Departing the Wu-Tang

ODB: hip-hop's latest fallen icon

ODB's death robs hip-hop of one of its grittiest, most tormented soldiers

"If the energies of Satan and God were to combine, what kind of energy do you think it would produce? My energy."
— Ol' Dirty Bastard

Ol' Dirty Bastard was born Russell Jones in Fort Greene, Brooklyn on November 15, 1968. Like many of the other poor Brooklyn black kids of that era, Jones was raised on hip-hop and government assistance. By the late 1980s, Jones adopted the name Ol' Dirty Bastard because there was no "father to his style," and in the early '90s he joined his cousins RZA and GZA to form the Wu-Tang Clan, one of hip-hop greatest crews.

At the time, California was the center of the rap world and it was Wu-Tang's Enter the Wu-Tang, along with Nas' Illmatic and the Notorious B.I.G.'s Ready to Die, that shifted the balance back East. At the New York New Music Seminar in '94, ODB pondered a new world inhabited by grimy poets like M.O.P. and Mobb Deep. "See, I'm like a prophet in rap," he said. "See, it was destined for a dirty motherfucka to come through to just show mutherfuckas really how to be dirty again, people going to attract to one thing. You know, if it's dirty they're going to it. Then all that clean shit is going to be out of here again."

Unlike some of hip-hop's popular fallen soldiers, ODB's lyrics weren't preoccupied with the looming specter of death. His sing-song, sometimes nonsensical delivery was inbued with a Redd Foxxian playfulness that covered everything from courting to battling, from a Wu-Tang perspective. In the hip-hop universe, he was an uncompromising character who liked it raw, kept planets in orbit, and ignored the laws of the industry that banked on his product. His 1995 solo debut Return to the 36 Chambers: The Dirty Version was met with unexpected acclaim and went gold for Elektra Records. To further promote the album, the label dropped the Illstyle Live! disc where ODB shared his views on the record game.

"Fuckin record companies be using niggas as fuckin puppets. I ain't no mutherfuckin' puppet, man. I'm the Ol' Dirty Bastard. Niggas is so used to getting used as a motherfuckin' puppet, it's like niggas be ready to get 'pupperized.' Shit got to change, man. You go to the motherfuckin' record companies, motherfuckas want you to motherfuckin' rhyme, they want you to have a hook, then rhyme and a hook. Fuck that. Let niggas just do what the fuck they want to do, man. The white people gonna like it any motherfuckin' way cuz white people like anything a nigga do. Let a nigga be free, let a nigga be free. That's why Ol' Dirty Bastard is the baddest motherfucka, cause a nigga got to be free."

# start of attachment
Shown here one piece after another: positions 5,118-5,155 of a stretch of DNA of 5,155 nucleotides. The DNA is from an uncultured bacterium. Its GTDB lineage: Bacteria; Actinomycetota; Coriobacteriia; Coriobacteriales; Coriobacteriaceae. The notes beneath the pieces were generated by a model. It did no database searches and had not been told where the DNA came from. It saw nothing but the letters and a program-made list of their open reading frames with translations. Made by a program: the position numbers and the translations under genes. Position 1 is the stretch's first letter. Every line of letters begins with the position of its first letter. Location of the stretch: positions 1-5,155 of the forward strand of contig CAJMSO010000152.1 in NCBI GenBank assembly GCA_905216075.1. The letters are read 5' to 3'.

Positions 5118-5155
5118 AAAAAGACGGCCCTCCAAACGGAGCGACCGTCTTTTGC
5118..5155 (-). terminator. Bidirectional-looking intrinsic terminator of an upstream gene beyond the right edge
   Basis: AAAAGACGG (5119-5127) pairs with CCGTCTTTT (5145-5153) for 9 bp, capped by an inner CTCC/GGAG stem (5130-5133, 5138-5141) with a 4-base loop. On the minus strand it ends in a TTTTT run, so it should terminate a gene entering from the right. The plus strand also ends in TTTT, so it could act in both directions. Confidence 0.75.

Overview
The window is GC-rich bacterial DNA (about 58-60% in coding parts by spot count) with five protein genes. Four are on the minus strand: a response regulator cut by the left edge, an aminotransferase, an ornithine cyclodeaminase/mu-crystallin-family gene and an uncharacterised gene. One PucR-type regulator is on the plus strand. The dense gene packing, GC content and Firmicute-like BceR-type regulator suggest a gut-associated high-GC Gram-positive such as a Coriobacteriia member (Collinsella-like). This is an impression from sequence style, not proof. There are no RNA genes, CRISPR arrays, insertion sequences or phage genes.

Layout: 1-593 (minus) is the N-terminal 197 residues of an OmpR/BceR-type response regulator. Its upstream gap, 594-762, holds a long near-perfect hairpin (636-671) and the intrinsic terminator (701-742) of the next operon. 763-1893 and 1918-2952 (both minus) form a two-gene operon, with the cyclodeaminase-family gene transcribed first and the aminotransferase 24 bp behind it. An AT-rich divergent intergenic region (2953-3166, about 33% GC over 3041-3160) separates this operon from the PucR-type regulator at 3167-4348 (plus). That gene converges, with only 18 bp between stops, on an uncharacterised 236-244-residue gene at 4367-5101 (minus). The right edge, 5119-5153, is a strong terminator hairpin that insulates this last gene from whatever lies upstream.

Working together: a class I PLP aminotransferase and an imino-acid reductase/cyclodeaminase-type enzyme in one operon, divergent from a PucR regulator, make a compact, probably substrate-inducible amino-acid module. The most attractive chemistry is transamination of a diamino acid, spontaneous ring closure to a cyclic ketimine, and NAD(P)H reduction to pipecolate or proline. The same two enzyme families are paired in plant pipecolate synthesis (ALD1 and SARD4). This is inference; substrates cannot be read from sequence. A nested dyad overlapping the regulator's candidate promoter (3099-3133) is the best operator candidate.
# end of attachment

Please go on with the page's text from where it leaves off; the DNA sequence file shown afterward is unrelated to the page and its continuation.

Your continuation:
In 1998, ODB's life became wild headline fodder. He was shot by robbers in Brooklyn, arrested for making 'terrorist threats' in Los Angeles, saved the life of a 4-year-old girl who was trapped under a car, and bum-rushed the Grammys by stepping in front of award-winner Shawn Colvin and delivering a bizarre, instantly-infamous unacceptance speech that apparently continues to inspire ungracious losers (e.g., Kanye West at the recent American Music Awards): "I went and bought me an outfit today that costed me a lot of money because I figured that Wu-Tang was gonna win. I don't know how you all see it, but when it comes to children, Wu-Tang is for the children."

ODB's second album Nigga Please dropped in '99, launching the careers of Kelis and the Neptunes, and going gold. But around this time it became evident that ODB was catching as many cases as he was nicknames (Big Baby Jesus, Dirt McGirt, Ason Unique, Dirt Dog). Later that year he was accused of firing a gun at New York police officers, arrested in LA for wearing a bullet-proof vest, and picked up in Queens for possession of crack cocaine. After a failed stint in rehab, he ultimately wound up doing two years in Clinton Correctional Facility in upstate New York, and was finally released in the spring of 2003.

Being a black male artist in America carries serious weight. Jean-Michel Basquiat and Charlie Parker didn't survive heroin and Sly Stone couldn't get past the cocaine. Russell Jones may or may not have been clean at the time of his death, the cause of which at press time was still unknown, but as recently as a year ago he was caught on camera admitting, "I don't know how to deal with life without drugs." The hip-hop generation has lost its Oscar 'Zeta' Acosta, but he won't be forgotten. As ODB said, in characteristically elliptical fashion, in 1995: "I'm that nigga that's running. Motherfuckas chasing me with horses, knives, guns, all that shit and I'm still running, son. I'm the motherfucka that swam 9,000 miles, nigga. I'm home, nigga. My mind is my home, that's why I'm the illest motherfucka."

By M. Solis

Scroll to read more Music Stories & Interviews articles
Join the San Antonio Current Press Club

Local journalism is information. Information is power. And we believe everyone deserves access to accurate independent coverage of their community and state.
Help us keep this coverage going with a one-time donation or an ongoing membership pledge.


Join SA Current Newsletters

Subscribe now to get the latest news delivered right to your inbox.